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April 20, 2024

30 Vintage Photos of Jayne Mansfield in the 1960s

One of the leading sex symbols of the 1950s and 1960s, film actress Jayne Mansfield was born Vera Jayne Palmer on April 19, 1933 in Bryn Mawr, Pennsylvania, the only child of Vera J. (nee Palmer; later Peers) and Herbert W. Palmer. Her parents were well-to-do, with her father a successful attorney in Phillipsburg, New Jersey, where she spent a portion of her childhood. Her parents were both born with the same surname, and her ancestry was seven eighths English and Cornish and one eighth German. She was reportedly a talented pianist and played the violin when she was young.

Tragedy struck when Jayne was three, when her father suddenly died of a heart attack. Three years later, her mother remarried and she and her mother moved to Dallas, Texas, buying a small home where she had violin concerts in the driveway of their home. Her IQ was reportedly 163, and she attended the University of Dallas and participated in little-theater productions. In 1949, at the age of 16, she married a man five years her senior named Paul Mansfield. In November 1950, when Jayne was seventeen, their daughter, Jayne Marie Mansfield was born. The union ended in divorce but she kept the surname Mansfield as a good surname for an actress.

After some productions there and elsewhere, Jayne decided to go to Hollywood. Her first film was a bit role as a cigarette girl in Pete Kelly’s Blues (1955). Although the roles in the beginning were not much, she was successful in gaining those roles because of her ample physical attributes which placed her in two other films that year, Hell on Frisco Bay (1955) and Illegal (1955). Her breakout role came the next year with a featured part in The Burglar (1957). By the time she portrayed Rita Marlowe in Will Success Spoil Rock Hunter? (1957) and Playgirl After Dark (1960), Jayne was now known as the poor man’s Marilyn Monroe. She did not get the plum roles that Marilyn got in her productions. Instead, her films were more of a showcase for her body more than anything else. She did have a real talent for acting, but the movie executives insisted she stay in her dumb blonde stereotype roles. By the 1960s, her career had options that grew lower. She made somewhat embarrassing guest appearances like on the popular game show What’s My Line? (1950), she appeared on the show four times in 1956, 1957, 1964, and 1966 and many other 1950s and 1960s game shows. By 1962, she was dropped from 20th Century Fox and the rest of her career had smaller options like being in B movies and low budget movies or performing at food stores or small nightclubs.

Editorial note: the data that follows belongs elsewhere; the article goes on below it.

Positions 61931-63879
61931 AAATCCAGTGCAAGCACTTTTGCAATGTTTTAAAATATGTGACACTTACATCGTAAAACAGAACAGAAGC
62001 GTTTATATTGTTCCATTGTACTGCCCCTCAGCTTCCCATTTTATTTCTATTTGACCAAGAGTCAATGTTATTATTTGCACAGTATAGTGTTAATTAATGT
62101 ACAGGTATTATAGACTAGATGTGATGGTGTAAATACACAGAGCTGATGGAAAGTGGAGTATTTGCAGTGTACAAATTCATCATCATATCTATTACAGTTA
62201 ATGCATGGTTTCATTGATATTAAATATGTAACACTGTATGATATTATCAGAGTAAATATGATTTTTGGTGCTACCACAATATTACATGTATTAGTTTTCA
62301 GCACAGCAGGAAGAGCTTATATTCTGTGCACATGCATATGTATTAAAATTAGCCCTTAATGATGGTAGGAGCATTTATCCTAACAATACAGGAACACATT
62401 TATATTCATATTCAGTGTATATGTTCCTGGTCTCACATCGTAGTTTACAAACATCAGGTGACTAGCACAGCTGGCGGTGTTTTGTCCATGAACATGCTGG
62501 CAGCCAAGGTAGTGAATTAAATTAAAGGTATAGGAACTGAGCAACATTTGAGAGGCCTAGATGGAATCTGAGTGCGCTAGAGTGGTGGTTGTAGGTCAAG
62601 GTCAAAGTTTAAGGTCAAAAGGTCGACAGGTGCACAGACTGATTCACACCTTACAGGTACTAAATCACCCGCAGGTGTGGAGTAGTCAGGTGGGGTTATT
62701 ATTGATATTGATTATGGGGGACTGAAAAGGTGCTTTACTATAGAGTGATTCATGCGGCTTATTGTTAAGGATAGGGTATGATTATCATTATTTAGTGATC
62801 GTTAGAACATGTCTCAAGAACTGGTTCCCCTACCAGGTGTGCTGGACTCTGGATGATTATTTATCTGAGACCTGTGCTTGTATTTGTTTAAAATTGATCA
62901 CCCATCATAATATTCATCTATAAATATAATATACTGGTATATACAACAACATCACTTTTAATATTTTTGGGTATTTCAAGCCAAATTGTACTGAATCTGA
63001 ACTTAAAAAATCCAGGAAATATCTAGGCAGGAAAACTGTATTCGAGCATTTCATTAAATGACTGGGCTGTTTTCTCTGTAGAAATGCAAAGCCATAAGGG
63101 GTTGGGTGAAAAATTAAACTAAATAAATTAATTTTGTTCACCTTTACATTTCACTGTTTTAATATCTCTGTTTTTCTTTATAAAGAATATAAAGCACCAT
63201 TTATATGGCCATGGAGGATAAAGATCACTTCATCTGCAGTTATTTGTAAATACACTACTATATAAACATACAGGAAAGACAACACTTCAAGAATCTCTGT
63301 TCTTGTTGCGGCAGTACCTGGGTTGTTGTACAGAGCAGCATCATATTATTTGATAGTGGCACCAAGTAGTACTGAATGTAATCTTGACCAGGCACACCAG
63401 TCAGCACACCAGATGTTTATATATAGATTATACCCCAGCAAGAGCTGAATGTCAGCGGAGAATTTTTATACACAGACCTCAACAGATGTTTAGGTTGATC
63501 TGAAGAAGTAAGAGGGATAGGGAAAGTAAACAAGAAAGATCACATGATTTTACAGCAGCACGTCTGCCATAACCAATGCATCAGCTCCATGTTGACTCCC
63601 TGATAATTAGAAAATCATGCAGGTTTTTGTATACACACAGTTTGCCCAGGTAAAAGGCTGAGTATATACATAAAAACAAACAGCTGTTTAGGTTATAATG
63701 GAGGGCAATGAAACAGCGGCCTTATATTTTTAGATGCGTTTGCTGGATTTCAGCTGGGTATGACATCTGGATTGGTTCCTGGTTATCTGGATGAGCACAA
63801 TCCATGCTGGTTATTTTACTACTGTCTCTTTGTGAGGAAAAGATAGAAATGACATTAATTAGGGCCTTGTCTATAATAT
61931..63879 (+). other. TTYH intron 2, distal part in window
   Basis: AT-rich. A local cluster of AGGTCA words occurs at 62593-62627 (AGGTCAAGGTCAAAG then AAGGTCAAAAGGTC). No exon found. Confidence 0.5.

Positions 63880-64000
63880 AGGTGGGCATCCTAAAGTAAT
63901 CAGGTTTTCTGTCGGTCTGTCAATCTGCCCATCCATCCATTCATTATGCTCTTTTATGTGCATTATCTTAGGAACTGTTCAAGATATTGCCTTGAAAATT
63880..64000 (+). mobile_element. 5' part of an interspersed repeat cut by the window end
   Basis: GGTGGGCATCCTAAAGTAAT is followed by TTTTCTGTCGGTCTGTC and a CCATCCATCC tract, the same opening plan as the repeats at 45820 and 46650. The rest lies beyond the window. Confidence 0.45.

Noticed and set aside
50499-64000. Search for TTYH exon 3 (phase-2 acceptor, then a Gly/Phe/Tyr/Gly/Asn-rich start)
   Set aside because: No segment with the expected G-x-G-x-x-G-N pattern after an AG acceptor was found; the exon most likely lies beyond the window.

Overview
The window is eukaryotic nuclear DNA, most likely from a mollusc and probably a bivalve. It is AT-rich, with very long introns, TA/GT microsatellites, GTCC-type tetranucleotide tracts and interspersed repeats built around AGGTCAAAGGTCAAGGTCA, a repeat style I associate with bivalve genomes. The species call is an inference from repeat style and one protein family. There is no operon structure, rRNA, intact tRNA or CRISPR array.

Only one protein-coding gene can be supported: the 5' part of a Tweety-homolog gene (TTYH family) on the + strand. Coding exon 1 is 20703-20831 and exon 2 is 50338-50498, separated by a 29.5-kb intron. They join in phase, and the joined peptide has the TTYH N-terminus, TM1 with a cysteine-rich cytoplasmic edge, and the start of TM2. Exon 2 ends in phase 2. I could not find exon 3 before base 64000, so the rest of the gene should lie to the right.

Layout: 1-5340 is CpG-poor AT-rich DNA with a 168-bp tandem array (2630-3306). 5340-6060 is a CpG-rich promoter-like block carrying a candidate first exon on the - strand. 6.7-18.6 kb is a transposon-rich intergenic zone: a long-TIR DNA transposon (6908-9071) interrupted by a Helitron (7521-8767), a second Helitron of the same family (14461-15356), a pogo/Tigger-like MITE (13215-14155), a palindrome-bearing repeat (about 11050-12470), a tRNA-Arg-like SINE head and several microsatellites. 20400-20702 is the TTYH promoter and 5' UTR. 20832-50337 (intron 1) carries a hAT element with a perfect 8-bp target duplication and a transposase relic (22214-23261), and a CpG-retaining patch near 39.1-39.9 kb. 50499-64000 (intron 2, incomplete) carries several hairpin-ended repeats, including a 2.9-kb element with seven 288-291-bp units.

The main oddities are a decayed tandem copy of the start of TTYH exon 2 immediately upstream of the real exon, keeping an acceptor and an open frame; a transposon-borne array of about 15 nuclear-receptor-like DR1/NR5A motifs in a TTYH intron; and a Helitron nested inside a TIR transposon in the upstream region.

While traveling from a nightclub in Biloxi, Mississippi and 30 miles from New Orleans to where she was to be on television the following day, she was killed instantly on Highway 90 in Slidell, Louisiana in a car crash in the early hours of June 29, 1967, when the car in which she was riding slammed into the back of a semi-tractor trailer truck that had stopped due to a truck in front of the tractor trailer that was spraying for bugs. Her car went under the truck at nearly 80 miles per hour. Her boyfriend Samuel Brody and their driver Ronnie Harrison, were also killed. The damage to the car was so bad that the engine was twisted sideways. She was not, however, decapitated, as had long been misreported. She was 34 years old.

Mansfield’s funeral was on July 3, 1967 and hundreds of people lined the main street of Pen Argyl for her funeral, a small private ceremony at Fairview Cemetery in Plainfield (outside Pen Argyl), Pennsylvania (where her father was also buried), attended by her family. The only ex-husband to attend was Mickey Hargitay. Her final film, Single Room Furnished (1966), was released the following year. In 2000, Mansfield’s 97 year old mother, Mrs. Vera Peers, was interred alongside Mansfield.


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